This is another philosophical post. And the question I’m pondering this morning is: what the fuck? In fact, for the sake of clarity, let me be more specific: what the actual fucking fuck, please?
I don’t believe in bad luck. I don’t believe in the world turning against you; the universe (or whatever you want to call it) is neither good nor bad, and it certainly isn’t out to get you. I have no tolerance for “poor me”, in myself or others. But I don’t believe in coincidence, either. I don’t deny there’s an element of random in the events of our lives, but still, somewhere, on some level, there’s a connection to be made, an understanding to be gained. The law of attraction is real, and what you perceive as your reality is constantly readjusting itself to match your thoughts and your beliefs. What you dwell on, you get more of; what you put in is what you get back. Your attitude shapes your experience.
Which brings me right back to the profound philosophical conundrum of what the fuck. Because not taking it personally is all good and wise but this, in list form, is my one-thing-after-the-other in the space of three short weeks:
Multiple powercuts (island-wide)
Telephone pole going down in my actual back yard (personal, plus collateral damage)
Total failure of septic tank (personal)
Sudden death of washing machine (personal)
Unprecedented acute asthma attack (as personal as it gets)
That’s quite a lot of things, but wait. I’m not done. I thought I was done and yesterday I gave myself a stern talking to, performed a ritualistic sage-burning tour of the house, and declared whatever the fuck that was over. And then I changed into yoga gear, pulled my bedroom door shut so the cats wouldn’t climb onto my bed, and rolled my mat out in preparation for a long overdue, restorative yoga session. I remembered I’d left the light on in the bedroom; I tried to go back in, and slammed straight into the door. I tried again. I turned the handle and pushed. The handle turned, but nothing happened: the door remained totally unmoved. I threw myself against it half-heartedly a couple of times, but all I got out of it was a dull thud and a sore shoulder. I was locked out.
And – praise my attitude – I laughed. I thought you are fucking kidding me, but I laughed, and then I went out in leggings, vest top and bare feet (all my things were in the inaccessible bedroom) and knocked on my neighbour’s door.
‘Please help me,’ I said. ‘I have no shoes.’
‘What happened?’ Manolis asked at the bedroom door.
‘Nothing. I just shut it.’
He jiggled the handle; he twisted and turned it. He pushed and pulled and tapped and frowned a lot, while I stood beside him and laughed at every failed attempt.
‘I don’t understand,’ he said. ‘From one moment to the next?’
‘From one moment to the next.’
He went away and came back with tools. He picked and poked at the handle, took out a screw, twisted it back in, as tight as it would go. Nothing.
‘It’s having none of it,’ he said, scratching his head. ‘It makes no sense.’
I laughed again, and brought out the electric drill. A hole in the door and a lot of fidgeting with three separate screwdrivers, and the catch finally released, throwing Manolis halfway across the room. I applauded as he straightened up, apologising for having entered my bedroom.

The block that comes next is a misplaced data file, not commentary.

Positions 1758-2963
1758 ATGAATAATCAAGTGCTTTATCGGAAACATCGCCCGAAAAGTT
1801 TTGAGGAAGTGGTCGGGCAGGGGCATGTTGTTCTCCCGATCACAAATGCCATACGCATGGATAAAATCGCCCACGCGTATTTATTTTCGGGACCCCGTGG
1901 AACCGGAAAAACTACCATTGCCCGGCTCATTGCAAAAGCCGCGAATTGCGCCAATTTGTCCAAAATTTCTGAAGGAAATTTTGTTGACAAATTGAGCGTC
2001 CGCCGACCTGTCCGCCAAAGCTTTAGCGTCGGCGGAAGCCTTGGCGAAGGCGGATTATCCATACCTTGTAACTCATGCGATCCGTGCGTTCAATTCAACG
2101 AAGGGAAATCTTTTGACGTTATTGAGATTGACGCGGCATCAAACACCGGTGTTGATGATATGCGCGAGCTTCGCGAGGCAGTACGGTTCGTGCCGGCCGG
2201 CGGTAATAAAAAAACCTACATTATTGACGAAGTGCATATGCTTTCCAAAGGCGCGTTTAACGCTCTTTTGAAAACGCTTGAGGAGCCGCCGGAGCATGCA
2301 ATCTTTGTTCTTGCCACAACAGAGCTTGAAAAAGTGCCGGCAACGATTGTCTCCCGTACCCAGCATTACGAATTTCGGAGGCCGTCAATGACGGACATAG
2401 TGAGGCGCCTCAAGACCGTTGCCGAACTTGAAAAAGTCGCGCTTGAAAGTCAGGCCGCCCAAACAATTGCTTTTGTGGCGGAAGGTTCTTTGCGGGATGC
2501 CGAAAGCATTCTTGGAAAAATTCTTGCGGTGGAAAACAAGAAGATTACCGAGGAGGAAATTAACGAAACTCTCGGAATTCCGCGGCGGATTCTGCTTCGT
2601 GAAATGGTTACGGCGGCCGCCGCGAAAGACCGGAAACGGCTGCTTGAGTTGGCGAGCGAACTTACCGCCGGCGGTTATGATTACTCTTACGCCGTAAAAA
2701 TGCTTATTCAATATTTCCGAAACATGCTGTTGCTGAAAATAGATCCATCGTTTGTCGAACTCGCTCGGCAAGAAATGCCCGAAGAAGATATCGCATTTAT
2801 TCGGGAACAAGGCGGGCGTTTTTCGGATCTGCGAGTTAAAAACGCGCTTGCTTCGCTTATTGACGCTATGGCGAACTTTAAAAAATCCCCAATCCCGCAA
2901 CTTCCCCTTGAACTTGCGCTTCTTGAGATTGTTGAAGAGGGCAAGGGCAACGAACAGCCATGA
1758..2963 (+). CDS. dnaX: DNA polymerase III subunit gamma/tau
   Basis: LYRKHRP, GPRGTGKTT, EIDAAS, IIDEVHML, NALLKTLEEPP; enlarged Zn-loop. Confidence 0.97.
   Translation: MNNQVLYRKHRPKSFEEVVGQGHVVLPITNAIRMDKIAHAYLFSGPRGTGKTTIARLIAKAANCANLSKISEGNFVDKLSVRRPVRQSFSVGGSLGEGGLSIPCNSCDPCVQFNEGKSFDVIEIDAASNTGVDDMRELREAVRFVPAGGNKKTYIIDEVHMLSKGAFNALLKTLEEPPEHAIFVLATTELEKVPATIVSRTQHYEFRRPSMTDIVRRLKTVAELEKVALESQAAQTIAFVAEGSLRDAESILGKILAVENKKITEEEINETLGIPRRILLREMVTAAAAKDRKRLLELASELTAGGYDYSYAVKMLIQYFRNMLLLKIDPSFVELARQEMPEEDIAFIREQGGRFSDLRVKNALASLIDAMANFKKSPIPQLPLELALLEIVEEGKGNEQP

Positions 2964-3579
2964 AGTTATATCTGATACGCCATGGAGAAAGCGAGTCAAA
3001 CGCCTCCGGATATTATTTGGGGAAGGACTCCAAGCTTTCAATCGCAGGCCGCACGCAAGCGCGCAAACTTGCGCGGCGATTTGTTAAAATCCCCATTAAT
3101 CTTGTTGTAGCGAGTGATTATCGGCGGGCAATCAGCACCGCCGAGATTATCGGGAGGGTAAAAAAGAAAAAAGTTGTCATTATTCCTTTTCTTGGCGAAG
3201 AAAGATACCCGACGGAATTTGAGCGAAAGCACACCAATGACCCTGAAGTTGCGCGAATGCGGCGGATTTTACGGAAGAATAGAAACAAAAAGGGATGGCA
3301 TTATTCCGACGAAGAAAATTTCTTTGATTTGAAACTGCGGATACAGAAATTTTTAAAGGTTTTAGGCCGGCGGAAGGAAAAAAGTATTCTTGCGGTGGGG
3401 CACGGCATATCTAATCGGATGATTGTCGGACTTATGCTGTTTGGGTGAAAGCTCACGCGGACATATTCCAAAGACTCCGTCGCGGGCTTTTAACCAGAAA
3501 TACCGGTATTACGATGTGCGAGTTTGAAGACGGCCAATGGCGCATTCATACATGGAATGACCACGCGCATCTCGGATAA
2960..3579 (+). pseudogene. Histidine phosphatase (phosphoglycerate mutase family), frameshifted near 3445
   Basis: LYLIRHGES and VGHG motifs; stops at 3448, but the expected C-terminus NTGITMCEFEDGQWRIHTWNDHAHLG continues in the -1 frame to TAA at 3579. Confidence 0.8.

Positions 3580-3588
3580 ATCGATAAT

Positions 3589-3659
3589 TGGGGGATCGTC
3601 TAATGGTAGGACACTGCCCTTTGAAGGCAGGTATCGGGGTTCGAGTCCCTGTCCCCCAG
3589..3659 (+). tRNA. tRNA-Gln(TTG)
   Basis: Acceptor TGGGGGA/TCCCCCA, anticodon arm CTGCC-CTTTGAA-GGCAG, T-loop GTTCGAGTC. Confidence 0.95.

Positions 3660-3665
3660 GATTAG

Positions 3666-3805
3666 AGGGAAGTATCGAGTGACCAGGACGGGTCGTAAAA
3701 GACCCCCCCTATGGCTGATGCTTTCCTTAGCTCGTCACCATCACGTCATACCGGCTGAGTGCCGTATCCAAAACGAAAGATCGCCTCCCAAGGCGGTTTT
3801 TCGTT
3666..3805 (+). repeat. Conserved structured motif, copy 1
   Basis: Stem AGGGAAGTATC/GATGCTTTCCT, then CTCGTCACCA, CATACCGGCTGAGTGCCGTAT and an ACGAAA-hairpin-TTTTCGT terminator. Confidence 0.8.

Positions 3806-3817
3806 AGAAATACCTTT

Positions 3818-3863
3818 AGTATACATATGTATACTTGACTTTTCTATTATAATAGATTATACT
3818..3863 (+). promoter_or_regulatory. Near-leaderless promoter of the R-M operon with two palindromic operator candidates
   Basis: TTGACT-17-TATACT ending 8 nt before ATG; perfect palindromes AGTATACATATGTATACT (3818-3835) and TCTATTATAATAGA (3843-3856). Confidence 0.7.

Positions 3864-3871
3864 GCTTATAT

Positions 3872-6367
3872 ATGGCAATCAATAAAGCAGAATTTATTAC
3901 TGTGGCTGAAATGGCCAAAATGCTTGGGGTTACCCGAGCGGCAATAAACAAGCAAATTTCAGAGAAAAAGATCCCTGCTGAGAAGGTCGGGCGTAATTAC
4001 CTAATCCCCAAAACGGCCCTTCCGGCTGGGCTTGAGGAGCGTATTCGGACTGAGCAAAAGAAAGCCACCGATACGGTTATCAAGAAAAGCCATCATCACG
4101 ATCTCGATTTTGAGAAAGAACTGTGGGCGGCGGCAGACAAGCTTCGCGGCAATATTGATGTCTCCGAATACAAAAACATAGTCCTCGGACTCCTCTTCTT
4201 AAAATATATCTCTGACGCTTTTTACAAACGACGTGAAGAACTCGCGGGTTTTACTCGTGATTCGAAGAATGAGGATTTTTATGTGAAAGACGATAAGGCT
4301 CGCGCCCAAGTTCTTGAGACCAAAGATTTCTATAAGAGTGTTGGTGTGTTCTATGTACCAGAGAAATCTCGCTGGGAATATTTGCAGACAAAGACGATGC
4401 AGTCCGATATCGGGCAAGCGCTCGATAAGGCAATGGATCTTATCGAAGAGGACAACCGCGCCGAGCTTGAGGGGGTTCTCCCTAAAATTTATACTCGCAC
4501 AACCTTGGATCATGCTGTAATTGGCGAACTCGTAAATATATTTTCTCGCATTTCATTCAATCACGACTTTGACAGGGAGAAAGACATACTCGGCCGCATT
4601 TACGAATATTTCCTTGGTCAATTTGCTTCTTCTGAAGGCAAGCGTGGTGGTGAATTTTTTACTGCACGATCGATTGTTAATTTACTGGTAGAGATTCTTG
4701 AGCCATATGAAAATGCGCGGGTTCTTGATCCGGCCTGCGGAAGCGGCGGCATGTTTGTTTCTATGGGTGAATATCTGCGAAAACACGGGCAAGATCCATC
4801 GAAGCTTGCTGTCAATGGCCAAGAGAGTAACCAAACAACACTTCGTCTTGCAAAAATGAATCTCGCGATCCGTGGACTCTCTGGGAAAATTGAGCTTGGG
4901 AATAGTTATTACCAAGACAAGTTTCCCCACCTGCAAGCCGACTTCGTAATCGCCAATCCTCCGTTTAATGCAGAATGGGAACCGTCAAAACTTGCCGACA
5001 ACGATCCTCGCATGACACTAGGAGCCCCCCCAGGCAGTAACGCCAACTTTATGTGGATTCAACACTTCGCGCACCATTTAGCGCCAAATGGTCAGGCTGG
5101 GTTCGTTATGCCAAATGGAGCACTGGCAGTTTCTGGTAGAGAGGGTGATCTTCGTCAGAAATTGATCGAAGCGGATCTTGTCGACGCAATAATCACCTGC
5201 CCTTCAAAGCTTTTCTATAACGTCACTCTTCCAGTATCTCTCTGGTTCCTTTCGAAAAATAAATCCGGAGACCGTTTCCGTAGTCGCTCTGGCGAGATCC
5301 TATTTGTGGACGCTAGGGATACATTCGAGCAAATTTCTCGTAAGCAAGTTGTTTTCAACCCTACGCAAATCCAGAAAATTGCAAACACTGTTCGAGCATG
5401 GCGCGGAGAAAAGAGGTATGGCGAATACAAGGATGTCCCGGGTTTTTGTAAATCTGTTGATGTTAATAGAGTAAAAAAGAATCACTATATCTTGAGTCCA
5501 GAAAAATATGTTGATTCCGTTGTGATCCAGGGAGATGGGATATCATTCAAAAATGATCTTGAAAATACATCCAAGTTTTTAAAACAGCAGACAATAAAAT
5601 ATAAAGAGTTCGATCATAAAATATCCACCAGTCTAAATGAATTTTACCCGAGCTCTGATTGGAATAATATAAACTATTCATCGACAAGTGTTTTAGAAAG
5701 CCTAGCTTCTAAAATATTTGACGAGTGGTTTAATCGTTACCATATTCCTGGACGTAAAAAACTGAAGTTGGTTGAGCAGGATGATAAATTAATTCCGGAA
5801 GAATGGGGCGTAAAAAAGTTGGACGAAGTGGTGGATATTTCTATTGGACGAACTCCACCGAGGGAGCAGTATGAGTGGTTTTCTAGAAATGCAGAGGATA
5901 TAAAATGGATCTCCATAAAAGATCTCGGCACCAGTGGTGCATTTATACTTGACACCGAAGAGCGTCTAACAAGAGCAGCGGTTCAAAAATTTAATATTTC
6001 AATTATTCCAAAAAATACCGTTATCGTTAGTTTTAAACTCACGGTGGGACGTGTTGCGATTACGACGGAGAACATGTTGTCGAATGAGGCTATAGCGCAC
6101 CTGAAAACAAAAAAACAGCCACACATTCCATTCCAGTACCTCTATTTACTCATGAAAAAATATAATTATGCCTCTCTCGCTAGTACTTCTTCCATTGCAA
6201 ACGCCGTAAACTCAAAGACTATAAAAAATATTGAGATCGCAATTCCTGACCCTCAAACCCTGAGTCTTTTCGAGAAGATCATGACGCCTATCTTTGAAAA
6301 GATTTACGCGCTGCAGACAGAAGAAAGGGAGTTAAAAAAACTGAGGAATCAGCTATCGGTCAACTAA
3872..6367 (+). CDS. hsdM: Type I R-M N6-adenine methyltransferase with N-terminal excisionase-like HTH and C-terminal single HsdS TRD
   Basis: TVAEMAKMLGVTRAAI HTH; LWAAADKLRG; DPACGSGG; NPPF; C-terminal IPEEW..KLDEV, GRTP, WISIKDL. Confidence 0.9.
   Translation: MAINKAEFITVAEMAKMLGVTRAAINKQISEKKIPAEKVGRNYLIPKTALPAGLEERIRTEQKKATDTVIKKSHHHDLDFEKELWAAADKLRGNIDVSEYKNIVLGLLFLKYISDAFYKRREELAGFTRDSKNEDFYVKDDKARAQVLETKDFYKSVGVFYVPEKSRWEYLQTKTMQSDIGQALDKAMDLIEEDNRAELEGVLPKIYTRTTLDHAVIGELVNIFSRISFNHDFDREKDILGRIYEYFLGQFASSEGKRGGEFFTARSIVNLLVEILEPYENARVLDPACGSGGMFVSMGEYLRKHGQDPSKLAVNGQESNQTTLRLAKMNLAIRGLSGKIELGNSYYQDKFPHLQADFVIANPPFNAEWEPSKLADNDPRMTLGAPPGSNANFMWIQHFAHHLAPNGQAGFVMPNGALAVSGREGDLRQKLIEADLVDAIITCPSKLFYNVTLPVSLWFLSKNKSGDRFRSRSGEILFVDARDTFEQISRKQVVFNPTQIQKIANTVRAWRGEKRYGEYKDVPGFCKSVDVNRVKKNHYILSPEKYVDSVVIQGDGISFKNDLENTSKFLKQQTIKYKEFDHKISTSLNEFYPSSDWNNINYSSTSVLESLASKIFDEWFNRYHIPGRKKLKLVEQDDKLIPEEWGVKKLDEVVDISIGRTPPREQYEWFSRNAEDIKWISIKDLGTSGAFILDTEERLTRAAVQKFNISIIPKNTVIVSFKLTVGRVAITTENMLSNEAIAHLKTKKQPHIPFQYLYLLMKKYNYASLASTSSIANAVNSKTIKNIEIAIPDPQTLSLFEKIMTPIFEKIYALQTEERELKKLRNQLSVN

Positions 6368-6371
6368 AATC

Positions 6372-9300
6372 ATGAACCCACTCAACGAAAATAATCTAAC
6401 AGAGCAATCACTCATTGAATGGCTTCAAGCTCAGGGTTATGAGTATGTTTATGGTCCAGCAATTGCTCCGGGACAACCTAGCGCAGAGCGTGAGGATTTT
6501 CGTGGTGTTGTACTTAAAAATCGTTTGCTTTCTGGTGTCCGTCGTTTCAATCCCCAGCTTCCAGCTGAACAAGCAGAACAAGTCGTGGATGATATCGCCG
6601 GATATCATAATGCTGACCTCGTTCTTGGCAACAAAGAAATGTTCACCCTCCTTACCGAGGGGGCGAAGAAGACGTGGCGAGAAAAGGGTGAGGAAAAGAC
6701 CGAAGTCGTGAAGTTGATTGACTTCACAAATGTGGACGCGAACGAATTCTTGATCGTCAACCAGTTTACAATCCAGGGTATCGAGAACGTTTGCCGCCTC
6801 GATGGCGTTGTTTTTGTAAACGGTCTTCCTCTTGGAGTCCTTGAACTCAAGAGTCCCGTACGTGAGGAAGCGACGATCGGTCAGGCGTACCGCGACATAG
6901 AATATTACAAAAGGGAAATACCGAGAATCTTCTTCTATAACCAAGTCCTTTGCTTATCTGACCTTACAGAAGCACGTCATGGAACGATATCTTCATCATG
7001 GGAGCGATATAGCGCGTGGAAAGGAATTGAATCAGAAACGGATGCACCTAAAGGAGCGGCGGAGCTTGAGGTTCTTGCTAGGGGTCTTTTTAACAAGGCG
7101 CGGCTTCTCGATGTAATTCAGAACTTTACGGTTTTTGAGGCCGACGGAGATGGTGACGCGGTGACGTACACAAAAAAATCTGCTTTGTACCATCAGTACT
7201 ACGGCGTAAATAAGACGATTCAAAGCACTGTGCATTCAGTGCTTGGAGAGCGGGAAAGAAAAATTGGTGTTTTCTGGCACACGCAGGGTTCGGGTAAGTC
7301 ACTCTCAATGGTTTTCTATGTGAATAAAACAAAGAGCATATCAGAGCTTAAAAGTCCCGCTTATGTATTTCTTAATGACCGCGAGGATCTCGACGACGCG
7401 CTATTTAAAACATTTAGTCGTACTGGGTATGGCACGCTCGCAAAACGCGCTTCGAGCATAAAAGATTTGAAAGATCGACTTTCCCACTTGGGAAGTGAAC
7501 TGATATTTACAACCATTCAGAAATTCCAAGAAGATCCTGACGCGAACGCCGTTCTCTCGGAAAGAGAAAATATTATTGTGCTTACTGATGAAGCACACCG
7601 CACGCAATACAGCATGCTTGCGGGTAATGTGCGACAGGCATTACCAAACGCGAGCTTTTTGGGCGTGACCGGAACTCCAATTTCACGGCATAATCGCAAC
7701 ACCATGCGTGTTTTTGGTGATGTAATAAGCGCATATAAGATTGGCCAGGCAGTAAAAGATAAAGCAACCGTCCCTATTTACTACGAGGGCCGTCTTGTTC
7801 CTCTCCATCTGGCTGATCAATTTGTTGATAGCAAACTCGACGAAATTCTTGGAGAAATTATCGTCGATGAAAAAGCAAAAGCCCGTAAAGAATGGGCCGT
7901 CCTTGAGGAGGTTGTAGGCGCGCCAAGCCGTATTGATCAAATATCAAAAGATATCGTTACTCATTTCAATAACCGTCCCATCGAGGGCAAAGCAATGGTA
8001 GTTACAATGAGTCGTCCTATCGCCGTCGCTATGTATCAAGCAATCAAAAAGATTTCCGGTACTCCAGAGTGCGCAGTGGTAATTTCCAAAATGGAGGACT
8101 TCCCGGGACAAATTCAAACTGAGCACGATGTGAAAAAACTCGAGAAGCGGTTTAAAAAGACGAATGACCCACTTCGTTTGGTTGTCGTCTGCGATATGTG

‘You are a hero,’ I told him. So many people have deserved that title lately; too many people have had to come to my rescue.
Manolis smiled. ‘Just don’t tell your mother we put a hole in the door.’
I wedged it open as Manolis gathered his tools. ‘It still makes no sense,’ he said in parting.
I shrugged and laughed, and my open bedroom door was a happy ending.
But wait, not yet: it still isn’t over. As I smoked a cigarette and snorted intermittently at the ridiculous events of the last hour, I noticed that my dehumidifier, which had been humming away contentedly, keeping the house relatively warm, had stopped. This isn’t unusual: it’s on a setting where it turns itself off when it detects a certain level of humidity in the air that it deems acceptably low, and starts up again when it rises – same as a radiator with a thermostat. So I don’t know what made me pay attention this time; I don’t know what made me get up and go over there and check. The hum and pause of the dehumidifier is the background noise of my daily life. But I checked, and I saw that its power light had blinked off. Baffled, I pulled the plug out of the socket – and nearly dropped it in shock: it had actually melted. The air instantly filled with the unmistakable, acrid smell of burning plastic and imminent electrical fire. I stared at the mangled thing in my hand, blinked, and laughed. But there was a bitter edge to it this time, I admit; this time, for all of my unfaltering positivity, it started to feel like one-thing-too-many.
But was it? Was it the last thing? Is whatever the fuck that was over, or should I brace myself for more? And if I brace myself, if I anticipate it, will I be inviting it? Will I be shaping my reality to accommodate more of the same? I live my life expecting good things to happen, but it’s been one-thing-after-the-other, and I’m not sure what sense I’m supposed to make of this, what I’m supposed to understand. I can keep laughing my way through it, keep focusing on the positives – powercuts don’t last too long; telephone pole replaced and vertical; septic tank drained; brand new washing machine; asthma attack a one-off; hero-neighbour and a wide open door; plug pulled out just in time – but perhaps there’s a place where it all connects. Perhaps there’s something I’m missing. For every single thing there’s been redemption, a hero, a solution, a way out or back in. Yes. A happy ending, every time. But still, seriously, what the actual fucking fuck? I’m close to the end of my philosophical tether, and I wouldn’t mind some guidance, please.
So I’m making this post interactive, and opening the conundrum up to general debate: what the fuck? Go.